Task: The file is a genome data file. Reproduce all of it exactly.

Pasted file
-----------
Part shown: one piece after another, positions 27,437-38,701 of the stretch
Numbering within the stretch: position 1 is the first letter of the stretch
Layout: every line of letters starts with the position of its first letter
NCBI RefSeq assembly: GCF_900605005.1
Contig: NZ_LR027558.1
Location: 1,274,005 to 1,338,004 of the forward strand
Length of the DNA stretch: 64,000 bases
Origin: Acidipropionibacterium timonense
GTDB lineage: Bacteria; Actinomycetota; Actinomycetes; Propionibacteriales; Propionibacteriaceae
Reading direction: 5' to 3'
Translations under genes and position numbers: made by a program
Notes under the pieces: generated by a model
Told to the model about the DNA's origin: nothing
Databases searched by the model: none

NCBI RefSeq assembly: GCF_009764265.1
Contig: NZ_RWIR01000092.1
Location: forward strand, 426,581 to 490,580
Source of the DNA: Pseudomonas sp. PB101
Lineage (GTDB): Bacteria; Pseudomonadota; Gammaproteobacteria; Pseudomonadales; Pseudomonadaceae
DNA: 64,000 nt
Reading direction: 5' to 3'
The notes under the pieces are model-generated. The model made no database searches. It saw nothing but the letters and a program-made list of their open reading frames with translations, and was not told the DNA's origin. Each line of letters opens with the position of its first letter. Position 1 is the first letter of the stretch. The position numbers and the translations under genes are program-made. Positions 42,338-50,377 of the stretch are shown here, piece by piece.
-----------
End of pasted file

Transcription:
Part shown: one piece after another, positions 27,437-38,701 of the stretch
Numbering within the stretch: position 1 is the first letter of the stretch
Layout: every line of letters starts with the position of its first letter
NCBI RefSeq assembly: GCF_900605005.1
Contig: NZ_LR027558.1
Location: 1,274,005 to 1,338,004 of the forward strand
Length of the DNA stretch: 64,000 bases
Origin: Acidipropionibacterium timonense
GTDB lineage: Bacteria; Actinomycetota; Actinomycetes; Propionibacteriales; Propionibacteriaceae
Reading direction: 5' to 3'
Translations under genes and position numbers: made by a program
Notes under the pieces: generated by a model
Told to the model about the DNA's origin: nothing
Databases searched by the model: none

NCBI RefSeq assembly: GCF_009764265.1
Contig: NZ_RWIR01000092.1
Location: forward strand, 426,581 to 490,580
Source of the DNA: Pseudomonas sp. PB101
Lineage (GTDB): Bacteria; Pseudomonadota; Gammaproteobacteria; Pseudomonadales; Pseudomonadaceae
DNA: 64,000 nt
Reading direction: 5' to 3'
The notes under the pieces are model-generated. The model made no database searches. It saw nothing but the letters and a program-made list of their open reading frames with translations, and was not told the DNA's origin. Each line of letters opens with the position of its first letter. Position 1 is the first letter of the stretch. The position numbers and the translations under genes are program-made. Positions 42,338-50,377 of the stretch are shown here, piece by piece.